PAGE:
Woman used dead pilot’s name to avoid driving fine

Wreckage from Gold Coast helicopter crash

An Australian woman has admitted trying to pin a driving fine on a pilot killed in a horrific mid-air helicopter crash.

Stephanie Louise Bennett was caught using her phone while behind the wheel, but used details in Ashley Jenkinson’s obituary to accuse him of the offence.

The UK-born pilot was among four people killed when two helicopters collided near Brisbane in January.

Ms Bennett pleaded guilty to fraud and identity theft on Wednesday. She will be sentenced in May.

Police say the 33-year-old was sent a fine notice in early January, shortly after she was caught using her phone while driving – an offence which attracts a penalty of A$1,078 (US$665).

She disputed the fine online, instead nominating Mr Jenkinson, who she did not know – as the driver at the time of the offence in December.

Mr Jenkinson’s partner alerted authorities after receiving the fine notice weeks after his death.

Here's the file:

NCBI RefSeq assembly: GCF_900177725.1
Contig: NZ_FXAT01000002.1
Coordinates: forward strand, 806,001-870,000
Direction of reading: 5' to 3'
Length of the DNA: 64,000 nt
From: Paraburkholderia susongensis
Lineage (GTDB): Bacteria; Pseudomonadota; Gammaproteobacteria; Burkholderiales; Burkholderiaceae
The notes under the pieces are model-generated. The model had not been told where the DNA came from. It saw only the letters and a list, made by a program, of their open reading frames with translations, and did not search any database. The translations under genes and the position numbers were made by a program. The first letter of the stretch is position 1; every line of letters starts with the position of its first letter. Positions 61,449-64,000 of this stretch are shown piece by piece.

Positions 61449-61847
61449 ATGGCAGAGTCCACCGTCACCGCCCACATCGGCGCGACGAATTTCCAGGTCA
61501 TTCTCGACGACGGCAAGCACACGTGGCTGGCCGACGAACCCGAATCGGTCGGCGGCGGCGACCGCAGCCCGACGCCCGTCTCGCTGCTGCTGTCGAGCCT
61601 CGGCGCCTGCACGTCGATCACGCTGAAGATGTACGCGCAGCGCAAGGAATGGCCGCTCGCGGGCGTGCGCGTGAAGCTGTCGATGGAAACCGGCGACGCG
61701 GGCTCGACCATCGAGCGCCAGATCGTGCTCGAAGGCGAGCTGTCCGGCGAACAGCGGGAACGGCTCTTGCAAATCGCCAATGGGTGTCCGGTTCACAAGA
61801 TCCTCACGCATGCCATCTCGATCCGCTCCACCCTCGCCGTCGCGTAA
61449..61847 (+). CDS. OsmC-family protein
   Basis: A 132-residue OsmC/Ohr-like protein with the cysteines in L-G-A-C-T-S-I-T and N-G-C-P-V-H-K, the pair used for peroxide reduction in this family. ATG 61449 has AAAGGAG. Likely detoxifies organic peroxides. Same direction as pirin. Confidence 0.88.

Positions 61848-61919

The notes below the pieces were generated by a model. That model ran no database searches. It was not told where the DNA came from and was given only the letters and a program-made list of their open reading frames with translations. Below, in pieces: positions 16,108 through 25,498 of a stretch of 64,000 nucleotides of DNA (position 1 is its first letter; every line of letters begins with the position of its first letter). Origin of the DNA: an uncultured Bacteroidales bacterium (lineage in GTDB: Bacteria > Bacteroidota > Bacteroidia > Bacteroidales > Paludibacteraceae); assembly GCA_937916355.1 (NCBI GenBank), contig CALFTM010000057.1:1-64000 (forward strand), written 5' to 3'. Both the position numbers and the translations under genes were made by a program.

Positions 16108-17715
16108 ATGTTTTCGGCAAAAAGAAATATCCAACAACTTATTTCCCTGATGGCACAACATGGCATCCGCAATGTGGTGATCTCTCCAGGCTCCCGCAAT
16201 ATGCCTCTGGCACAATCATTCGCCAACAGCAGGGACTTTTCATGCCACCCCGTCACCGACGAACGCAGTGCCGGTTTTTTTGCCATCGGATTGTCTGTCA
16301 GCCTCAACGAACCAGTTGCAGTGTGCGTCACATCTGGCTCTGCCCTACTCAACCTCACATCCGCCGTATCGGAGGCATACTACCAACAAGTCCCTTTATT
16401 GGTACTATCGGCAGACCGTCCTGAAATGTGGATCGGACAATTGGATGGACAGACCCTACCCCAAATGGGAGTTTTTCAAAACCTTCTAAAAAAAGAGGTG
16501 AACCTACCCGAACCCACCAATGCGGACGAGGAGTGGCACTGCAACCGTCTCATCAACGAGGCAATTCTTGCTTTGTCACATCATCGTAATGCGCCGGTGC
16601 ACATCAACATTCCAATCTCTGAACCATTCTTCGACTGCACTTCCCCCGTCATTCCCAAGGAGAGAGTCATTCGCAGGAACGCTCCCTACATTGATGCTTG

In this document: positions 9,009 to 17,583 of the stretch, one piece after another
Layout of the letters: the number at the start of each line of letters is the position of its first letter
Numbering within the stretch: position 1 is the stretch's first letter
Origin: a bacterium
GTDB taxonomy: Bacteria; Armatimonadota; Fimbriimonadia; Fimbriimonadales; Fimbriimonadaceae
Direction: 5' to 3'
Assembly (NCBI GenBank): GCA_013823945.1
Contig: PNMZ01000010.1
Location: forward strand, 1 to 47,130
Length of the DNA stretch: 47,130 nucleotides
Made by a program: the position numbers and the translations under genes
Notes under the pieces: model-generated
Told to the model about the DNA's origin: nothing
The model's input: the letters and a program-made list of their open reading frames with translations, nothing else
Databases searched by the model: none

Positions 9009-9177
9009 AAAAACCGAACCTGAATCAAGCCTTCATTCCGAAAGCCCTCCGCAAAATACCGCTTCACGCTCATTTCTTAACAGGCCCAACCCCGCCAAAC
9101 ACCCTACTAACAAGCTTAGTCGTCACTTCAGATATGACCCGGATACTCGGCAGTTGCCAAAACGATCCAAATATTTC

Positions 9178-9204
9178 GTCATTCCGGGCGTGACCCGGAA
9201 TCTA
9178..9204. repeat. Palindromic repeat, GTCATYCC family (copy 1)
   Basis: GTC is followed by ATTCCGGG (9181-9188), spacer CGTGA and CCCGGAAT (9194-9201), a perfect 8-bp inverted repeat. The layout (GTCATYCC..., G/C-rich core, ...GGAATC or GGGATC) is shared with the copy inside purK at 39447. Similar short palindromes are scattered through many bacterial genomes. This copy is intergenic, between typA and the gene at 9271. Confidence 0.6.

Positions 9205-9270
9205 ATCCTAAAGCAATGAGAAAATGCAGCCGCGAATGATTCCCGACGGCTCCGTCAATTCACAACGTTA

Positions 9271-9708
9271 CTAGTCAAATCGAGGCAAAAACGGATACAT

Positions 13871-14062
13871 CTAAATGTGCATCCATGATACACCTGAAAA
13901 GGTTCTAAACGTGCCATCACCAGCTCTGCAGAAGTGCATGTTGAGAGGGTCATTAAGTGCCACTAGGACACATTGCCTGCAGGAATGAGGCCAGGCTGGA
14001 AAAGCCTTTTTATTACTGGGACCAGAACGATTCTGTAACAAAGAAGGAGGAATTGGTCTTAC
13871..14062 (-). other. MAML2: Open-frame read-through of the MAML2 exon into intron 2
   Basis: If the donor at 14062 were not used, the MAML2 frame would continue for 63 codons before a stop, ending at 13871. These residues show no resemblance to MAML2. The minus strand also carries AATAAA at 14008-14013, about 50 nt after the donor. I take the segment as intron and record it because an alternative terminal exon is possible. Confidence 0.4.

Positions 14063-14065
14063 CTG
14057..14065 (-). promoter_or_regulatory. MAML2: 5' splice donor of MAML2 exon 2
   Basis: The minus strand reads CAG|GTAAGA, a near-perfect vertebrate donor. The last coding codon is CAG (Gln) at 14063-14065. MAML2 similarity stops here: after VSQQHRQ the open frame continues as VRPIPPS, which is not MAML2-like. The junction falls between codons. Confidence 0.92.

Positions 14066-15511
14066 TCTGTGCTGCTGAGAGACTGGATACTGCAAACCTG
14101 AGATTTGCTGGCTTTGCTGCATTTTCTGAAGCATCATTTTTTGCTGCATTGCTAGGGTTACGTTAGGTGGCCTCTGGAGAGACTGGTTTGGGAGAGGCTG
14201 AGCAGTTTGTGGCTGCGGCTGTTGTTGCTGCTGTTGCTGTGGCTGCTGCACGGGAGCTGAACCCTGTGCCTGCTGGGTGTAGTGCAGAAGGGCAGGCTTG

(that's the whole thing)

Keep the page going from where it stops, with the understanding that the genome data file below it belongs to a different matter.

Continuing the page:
Ms Bennett had previously avoided court – instead trying to enter a guilty plea by email, which the magistrate rejected – and disguised herself with a scarf as she arrived to heckles on Wednesday.

In Ms Bennett’s email to the court, which was read aloud, she apologised “for the turmoil this has caused anyone” and said she was “immensely regretful for my actions”.

She said she had been going through “personal matters” and “financial troubles” at the time, and had tried to undo her actions the next morning.

Mr Jenkinson’s helicopter, which was taking off, collided with a helicopter coming in to land at Sea World, on the Gold Coast, on 4 January.

He was killed, along with three passengers on board – Sydney woman Vanessa Tadros, and British couple Ron and Diane Hughes – and three others were seriously injured.

The other helicopter was heavily damaged but managed to land on a sandbar.

A report on the Sea World crash last month suggested one pilot may have not heard a vital radio call before the two aircraft came into contact.

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